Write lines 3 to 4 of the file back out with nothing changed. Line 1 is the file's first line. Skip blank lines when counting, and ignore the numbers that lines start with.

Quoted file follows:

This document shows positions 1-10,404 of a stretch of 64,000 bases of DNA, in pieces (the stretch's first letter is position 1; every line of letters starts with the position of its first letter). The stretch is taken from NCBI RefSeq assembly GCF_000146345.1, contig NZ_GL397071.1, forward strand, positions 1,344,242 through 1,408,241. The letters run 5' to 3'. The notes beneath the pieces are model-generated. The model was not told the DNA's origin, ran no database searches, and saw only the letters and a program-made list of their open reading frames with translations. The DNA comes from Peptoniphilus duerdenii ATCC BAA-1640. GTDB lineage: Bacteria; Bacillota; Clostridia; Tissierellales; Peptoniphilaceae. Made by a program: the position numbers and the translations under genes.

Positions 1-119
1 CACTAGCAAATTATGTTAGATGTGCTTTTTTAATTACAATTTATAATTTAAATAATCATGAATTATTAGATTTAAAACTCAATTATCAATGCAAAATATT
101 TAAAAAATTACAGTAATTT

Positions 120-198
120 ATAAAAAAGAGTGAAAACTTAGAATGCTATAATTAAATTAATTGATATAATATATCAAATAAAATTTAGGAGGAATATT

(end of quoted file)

1 CACTAGCAAATTATGTTAGATGTGCTTTTTTAATTACAATTTATAATTTAAATAATCATGAATTATTAGATTTAAAACTCAATTATCAATGCAAAATATT
101 TAAAAAATTACAGTAATTT